I decided to host this program in our outreach area in Naturita, Colorado. Naturita is a former uranium mining community located approximately 20 miles east of the Colorado-Utah border. With the Uranium Mill closing back in the 1980s, the town now supports a community of only 600 people. Located within this small town is an excellent library that hosts the majority of events for kids and adults. The heart of this town is the Naturita Public Library, named the Best Small Library in America in 2011 by the Library Journal.

The Naturita Public Library played host for our first “Astrophotography Camp.” This camp ran three hours a day for one week in August. Twelve students attended for free, thanks to the funding from the Smithsonian. The size was only limited based on the number of available computers at the library. The students came in with little knowledge of the solar system, galaxies, or the greater universe. They left empowered and engaged by the enormity of space.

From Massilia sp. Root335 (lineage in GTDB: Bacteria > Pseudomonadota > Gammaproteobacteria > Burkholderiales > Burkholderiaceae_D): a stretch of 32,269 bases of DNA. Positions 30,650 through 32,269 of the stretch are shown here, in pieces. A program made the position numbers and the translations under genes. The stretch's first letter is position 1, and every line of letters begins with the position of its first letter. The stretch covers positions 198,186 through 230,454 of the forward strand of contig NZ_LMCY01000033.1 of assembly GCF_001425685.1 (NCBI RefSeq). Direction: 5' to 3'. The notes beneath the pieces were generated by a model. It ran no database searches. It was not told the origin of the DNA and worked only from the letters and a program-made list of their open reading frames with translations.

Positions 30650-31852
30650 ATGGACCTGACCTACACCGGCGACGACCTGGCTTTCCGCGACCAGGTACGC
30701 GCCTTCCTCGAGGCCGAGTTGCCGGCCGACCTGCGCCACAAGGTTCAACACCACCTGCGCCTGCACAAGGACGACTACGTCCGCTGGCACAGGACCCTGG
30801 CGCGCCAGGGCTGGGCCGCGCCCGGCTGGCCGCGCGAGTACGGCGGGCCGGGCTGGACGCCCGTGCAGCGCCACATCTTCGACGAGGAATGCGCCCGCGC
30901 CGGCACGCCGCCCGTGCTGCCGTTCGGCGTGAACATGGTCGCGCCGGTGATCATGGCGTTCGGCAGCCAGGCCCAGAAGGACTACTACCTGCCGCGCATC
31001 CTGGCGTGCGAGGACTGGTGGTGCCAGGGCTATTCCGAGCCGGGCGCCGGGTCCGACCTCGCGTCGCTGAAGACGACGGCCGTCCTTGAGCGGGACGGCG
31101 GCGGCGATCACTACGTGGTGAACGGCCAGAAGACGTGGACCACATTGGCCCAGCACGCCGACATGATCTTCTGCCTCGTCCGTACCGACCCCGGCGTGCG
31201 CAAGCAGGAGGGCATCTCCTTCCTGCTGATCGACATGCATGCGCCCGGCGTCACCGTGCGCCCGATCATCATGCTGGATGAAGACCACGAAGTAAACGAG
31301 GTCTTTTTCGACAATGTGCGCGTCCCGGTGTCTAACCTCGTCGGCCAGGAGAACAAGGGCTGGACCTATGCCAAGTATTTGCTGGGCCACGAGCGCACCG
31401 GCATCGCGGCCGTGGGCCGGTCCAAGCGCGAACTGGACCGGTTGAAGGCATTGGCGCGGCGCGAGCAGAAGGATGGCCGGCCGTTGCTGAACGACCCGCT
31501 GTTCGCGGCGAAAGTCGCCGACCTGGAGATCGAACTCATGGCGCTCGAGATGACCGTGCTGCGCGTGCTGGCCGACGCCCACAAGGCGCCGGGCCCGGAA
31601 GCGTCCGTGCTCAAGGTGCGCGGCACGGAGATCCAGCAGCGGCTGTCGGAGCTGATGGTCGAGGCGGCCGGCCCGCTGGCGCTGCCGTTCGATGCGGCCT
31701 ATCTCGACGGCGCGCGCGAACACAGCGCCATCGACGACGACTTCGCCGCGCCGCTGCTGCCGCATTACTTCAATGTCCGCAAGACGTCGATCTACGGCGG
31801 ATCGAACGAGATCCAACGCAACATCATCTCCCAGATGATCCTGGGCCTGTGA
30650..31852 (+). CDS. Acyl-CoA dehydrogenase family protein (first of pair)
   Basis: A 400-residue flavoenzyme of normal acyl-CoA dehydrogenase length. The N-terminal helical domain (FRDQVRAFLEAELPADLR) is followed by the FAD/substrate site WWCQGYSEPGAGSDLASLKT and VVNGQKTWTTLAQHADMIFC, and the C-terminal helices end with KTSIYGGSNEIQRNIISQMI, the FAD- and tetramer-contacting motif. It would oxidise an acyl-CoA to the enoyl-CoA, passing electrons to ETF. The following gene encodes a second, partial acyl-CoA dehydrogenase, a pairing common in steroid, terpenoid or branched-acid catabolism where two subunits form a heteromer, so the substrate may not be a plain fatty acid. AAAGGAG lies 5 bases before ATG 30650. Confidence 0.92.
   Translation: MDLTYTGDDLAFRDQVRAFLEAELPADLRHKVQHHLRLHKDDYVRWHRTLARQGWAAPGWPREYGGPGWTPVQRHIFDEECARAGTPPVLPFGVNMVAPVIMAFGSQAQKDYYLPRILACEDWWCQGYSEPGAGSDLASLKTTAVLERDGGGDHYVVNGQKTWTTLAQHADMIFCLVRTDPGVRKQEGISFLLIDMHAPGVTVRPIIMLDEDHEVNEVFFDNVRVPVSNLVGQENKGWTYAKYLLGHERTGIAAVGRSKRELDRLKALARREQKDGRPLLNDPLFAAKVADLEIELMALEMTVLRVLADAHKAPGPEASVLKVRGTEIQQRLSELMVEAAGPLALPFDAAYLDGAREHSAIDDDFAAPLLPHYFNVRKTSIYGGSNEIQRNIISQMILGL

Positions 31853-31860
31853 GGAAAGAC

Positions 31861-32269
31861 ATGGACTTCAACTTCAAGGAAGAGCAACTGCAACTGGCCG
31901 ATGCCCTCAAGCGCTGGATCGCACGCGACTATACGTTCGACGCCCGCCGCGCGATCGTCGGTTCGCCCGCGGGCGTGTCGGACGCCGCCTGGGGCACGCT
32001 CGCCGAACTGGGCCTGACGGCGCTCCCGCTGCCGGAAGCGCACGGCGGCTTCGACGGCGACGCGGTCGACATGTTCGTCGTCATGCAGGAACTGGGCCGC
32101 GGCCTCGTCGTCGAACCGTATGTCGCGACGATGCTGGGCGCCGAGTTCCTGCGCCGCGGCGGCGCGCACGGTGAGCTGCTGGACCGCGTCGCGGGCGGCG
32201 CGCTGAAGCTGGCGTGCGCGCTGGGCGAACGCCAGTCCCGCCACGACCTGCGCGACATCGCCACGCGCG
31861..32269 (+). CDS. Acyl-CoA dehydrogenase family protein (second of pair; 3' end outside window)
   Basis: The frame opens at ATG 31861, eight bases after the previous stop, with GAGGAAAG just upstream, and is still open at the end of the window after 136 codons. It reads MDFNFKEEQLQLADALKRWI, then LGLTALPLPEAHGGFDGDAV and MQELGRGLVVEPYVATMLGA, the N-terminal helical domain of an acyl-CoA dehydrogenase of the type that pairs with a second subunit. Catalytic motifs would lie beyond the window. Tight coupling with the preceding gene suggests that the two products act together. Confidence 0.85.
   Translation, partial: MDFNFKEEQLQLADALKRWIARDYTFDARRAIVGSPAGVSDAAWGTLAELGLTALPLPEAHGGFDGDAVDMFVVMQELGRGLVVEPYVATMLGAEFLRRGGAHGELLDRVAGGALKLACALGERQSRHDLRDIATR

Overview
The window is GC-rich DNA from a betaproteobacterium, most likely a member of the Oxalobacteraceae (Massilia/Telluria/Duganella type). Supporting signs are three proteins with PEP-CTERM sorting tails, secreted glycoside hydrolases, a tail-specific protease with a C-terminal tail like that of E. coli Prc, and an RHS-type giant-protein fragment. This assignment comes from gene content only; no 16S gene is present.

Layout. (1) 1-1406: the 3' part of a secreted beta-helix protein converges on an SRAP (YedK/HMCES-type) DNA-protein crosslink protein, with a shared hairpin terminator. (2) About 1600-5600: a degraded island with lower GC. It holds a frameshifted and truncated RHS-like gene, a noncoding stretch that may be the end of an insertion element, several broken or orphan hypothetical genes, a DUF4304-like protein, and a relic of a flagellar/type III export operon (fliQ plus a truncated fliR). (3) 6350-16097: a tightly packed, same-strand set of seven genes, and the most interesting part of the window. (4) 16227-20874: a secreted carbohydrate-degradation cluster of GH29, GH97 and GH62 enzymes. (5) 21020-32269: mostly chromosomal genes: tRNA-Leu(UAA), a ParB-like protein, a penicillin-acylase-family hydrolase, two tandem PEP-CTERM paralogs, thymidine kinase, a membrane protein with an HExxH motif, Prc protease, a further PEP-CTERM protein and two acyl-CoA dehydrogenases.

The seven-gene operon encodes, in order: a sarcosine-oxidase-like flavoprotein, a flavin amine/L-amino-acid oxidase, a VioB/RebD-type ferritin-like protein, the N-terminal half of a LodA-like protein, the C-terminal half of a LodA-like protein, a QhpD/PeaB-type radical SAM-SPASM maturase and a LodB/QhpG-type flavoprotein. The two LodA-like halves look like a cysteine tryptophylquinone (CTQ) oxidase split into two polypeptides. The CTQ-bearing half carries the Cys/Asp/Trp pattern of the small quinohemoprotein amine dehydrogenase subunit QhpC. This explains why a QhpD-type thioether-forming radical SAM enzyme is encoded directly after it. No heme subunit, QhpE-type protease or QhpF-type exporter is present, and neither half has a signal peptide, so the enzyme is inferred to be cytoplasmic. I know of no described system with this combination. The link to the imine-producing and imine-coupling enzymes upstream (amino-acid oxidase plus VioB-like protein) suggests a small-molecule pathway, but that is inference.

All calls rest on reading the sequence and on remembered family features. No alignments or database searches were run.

Our first day consisted of learning all about telescopes and working on vocabulary. The kids learned the difference between a planet and a nebula and learned how a telescope “sees” differently than a human eye. The curriculum for this first day of our camp was found through the Harvard-Smithsonian Center for Astrophotophysics MicroObservatory website. Through online webinars with Mary Dussault and Erin Braswell from the Harvard-Smithsonian Center for Astrophysics, I felt comfortable using the curriculum and leading this first part of our camp on my own.